- How has the Muslim Brotherhood’s behaviour and ideology evolved under the rule of Mubarak (from 1981 to 2011)?
- How has the portrayal of the Muslim Brotherhood in the state-affiliated media (under Mubarak, from 1981–2011) affected the group?
- How has the Brotherhood’s political behaviour and programme evolved under Mubarak and after the fall of the Mubarak regime in 2011?
Contribution to International Research
Most of the literature analysing how and why Islamist groups have developed in a certain way has focused on material aspects in regime-Islamist-relations. Authors have often concentrated on repressionand political inclusion or exclusion as aspects that particularly shape an Islamist group, since they impinge on its rational decision-making and forms of mobilisation. This is reflected in two theses that have become prominent in the literature: (i) the repression-radicalisation thesis, that argues that repressionexerted by the regime on an Islamist group and a group’s exclusion from formal political processes lead to its radicalisation, i.e. the group’s taking up of arms; (ii) the inclusion-moderation thesis, that argues that the absence of repression and a group’s political inclusion lead to its moderation. Here Moderation is understood to consist, at first, of a change in behaviour as Islamist groups abandon the use of violence and embrace electoral politics instead. In the second step, it is argued that this Change in behaviour may lead to a more moderate ideology, as a group gradually discards uncompromising Islamist views and successively adopts liberal-democratic concepts into its political thought.
While most of the relevant literature has, thus, overtly focussed on material aspects of regime-Islamistrelations, several authors have argued that also other factors might be at work impinging on Islamist development. A few authors have drawn attention to the – at least empirical – relevance of ideational forms of repression where a regime disseminates a negative image of an Islamist group throughout the state-run media in order to undermine the group’s efforts to portray itself as a viable and attractive alternative to the incumbent regime. In many Middle Eastern countries, including Egypt under Mubarak, regimes have levelled considerable propaganda against Islamist groups, which have often been their most potent political rivals. However, although several authors have drawn attention to that fact, they have neither studied this propaganda in depth nor have they looked at how this propaganda has affected the respective Islamist organisations.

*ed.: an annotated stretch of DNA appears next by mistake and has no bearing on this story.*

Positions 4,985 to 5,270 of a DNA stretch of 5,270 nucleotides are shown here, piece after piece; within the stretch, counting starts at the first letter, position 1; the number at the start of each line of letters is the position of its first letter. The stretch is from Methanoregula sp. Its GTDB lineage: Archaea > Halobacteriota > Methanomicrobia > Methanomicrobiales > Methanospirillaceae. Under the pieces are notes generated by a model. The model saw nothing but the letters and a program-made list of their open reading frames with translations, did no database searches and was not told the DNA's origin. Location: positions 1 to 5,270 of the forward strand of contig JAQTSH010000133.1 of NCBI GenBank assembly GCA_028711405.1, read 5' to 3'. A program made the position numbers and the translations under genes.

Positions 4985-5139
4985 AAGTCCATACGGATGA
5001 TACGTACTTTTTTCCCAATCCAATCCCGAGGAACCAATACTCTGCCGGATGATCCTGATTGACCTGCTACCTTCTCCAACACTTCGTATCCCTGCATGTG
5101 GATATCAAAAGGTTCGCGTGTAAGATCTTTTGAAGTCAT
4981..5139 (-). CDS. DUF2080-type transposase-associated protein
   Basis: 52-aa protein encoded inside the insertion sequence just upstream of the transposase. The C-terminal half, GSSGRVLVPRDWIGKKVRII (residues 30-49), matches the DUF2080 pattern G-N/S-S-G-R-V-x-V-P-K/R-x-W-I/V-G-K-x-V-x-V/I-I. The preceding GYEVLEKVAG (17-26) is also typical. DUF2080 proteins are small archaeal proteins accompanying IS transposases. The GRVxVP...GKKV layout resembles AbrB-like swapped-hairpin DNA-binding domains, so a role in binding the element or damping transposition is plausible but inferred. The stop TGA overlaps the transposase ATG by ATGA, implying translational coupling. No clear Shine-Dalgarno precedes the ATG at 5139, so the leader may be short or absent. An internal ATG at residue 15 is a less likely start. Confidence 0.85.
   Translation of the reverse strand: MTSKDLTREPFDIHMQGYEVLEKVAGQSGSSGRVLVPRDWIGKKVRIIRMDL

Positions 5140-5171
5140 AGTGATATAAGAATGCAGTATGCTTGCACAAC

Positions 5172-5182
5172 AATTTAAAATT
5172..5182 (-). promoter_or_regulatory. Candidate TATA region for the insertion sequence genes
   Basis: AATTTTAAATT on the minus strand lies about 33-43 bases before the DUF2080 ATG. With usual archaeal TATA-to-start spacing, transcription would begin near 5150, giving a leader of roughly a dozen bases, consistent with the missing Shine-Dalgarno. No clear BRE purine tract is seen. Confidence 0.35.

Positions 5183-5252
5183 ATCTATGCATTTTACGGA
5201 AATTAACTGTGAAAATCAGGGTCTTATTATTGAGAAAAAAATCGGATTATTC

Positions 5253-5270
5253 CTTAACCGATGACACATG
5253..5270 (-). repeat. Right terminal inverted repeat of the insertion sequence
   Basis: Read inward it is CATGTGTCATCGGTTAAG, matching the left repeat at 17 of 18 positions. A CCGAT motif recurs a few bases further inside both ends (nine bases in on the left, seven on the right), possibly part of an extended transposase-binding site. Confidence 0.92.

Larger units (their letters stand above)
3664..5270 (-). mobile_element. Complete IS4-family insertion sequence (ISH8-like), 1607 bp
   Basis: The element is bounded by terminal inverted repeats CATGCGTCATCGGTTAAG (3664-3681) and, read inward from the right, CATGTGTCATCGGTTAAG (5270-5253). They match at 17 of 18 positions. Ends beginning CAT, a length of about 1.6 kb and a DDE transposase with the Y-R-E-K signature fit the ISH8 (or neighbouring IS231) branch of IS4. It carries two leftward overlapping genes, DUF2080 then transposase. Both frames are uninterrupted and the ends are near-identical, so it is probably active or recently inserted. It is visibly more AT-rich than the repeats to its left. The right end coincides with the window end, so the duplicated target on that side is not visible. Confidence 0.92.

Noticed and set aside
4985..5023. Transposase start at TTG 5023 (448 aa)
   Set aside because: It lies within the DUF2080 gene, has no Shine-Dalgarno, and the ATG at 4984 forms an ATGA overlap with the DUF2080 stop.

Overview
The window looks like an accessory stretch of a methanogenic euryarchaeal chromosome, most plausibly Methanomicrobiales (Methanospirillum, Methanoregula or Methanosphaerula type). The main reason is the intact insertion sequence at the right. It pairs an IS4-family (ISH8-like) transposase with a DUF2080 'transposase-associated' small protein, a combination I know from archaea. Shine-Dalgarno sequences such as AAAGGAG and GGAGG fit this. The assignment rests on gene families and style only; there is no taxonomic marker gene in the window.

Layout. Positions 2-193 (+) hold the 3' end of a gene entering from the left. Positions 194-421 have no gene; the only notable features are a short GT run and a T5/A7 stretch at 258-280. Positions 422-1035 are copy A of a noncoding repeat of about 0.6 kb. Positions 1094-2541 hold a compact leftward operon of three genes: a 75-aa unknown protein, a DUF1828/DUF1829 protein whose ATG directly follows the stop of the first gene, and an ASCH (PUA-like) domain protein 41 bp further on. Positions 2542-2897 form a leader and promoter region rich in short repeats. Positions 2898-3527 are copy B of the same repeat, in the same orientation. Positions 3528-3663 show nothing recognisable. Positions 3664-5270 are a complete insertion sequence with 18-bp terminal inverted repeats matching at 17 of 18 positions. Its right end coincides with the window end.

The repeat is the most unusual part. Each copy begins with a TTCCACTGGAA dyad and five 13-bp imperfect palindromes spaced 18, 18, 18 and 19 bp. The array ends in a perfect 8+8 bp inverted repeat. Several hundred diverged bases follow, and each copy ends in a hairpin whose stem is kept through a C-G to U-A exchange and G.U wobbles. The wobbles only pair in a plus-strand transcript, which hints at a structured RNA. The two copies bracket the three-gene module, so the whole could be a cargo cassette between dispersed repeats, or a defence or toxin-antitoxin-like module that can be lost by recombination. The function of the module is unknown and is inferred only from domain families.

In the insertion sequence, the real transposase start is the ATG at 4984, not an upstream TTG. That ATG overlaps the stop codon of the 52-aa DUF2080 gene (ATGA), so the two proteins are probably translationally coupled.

This project aims to fill that gap. It analyses the Mubarak regime’s depiction of the Egyptian Muslim Brotherhood – as articulated in the state-run media utilised by the regime as platforms to disseminate a specific image of the Brotherhood – and the Brotherhood’s engagement with it. Further, it traces how these ideational aspects of regime-Brotherhood-relations have combined with the material aspects of state-repression, political exclusion and inclusion in shaping the group’s behaviour and ideology.
Research Design and Methods
The project draws on approaches within social movement theory, especially on framing and the political opportunity structures approach, including the concept of discursive opportunity structures.
The Muslim Brotherhood has seen a moderation of its political thought over the period studied. This moderation has however remained selective. Political inclusion alone has not sufficed to produce this kind moderation, much more it was in moments in which inclusion was coupled with regime-Propaganda against the Muslim Brotherhood within the state-media, that moderation took speed. However, it was also the content of regime-propaganda that has shaped the specific moderation the group has seen, i.e. why it has moderated its positions in some issues but not in others.